Deborah Blum: Arsenic and Tom Turkey





[Deborah Blum's latest book is"The Poisoner's Handbook: Murder and the Birth of Forensic Medicine in Jazz Age New York"] In the mid-19th century in Europe, a rather strange theory arose — the idea that eating arsenic could improve one's health. It originated with the discovery that peasants in the Austrian mining region of Styria liked to mix a little of the poison into their morning coffee. As reported in 1855, the miners had discovered that exposure to arsenic — an element naturally occurring in metallic rocks — brought "beauty and freshness to the complexion."...

And today, while people don't deliberately add the poison to their diet, we still encounter arsenic in our daily lives. It is still used as a pesticide. And we still eat it with our food, especially during holidays like Thanksgiving that make poultry a centerpiece of the celebration.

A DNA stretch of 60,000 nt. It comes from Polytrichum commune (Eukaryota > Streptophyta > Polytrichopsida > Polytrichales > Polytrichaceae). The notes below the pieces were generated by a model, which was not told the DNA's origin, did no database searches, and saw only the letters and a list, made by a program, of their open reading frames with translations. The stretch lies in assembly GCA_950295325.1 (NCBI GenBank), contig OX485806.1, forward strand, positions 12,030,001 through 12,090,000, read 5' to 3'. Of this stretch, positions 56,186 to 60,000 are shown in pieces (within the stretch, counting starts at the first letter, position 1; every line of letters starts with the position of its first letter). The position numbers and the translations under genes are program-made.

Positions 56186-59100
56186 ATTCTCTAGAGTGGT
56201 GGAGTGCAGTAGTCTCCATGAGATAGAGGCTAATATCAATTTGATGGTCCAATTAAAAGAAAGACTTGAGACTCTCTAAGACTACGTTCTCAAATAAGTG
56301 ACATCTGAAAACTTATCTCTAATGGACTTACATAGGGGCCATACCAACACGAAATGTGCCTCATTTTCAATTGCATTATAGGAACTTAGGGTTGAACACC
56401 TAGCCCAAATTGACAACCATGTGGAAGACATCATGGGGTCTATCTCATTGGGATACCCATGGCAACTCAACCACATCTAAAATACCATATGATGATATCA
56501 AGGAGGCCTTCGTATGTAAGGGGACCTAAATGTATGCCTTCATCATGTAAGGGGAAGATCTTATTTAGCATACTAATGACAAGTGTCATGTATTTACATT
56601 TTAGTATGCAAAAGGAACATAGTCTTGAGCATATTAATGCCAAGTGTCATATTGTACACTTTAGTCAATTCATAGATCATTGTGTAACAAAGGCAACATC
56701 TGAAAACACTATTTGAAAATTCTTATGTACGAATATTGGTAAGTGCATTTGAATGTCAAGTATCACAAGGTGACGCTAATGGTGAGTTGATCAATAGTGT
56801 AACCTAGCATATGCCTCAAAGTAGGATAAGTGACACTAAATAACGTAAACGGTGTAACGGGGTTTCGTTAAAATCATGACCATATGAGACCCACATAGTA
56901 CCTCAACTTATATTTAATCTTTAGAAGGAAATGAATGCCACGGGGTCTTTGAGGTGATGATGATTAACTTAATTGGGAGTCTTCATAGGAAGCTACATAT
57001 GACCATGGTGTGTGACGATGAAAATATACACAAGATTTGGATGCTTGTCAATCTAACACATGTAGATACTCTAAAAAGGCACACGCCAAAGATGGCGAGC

Most commercial-grade poultry feed today contains an arsenic-based pesticide. Like the Victorians, farmers use the poison because of its ability to improve appearances — in this case because arsenic's potent effect on blood vessels makes the chicken and turkey we buy look pinker and therefore fresher....


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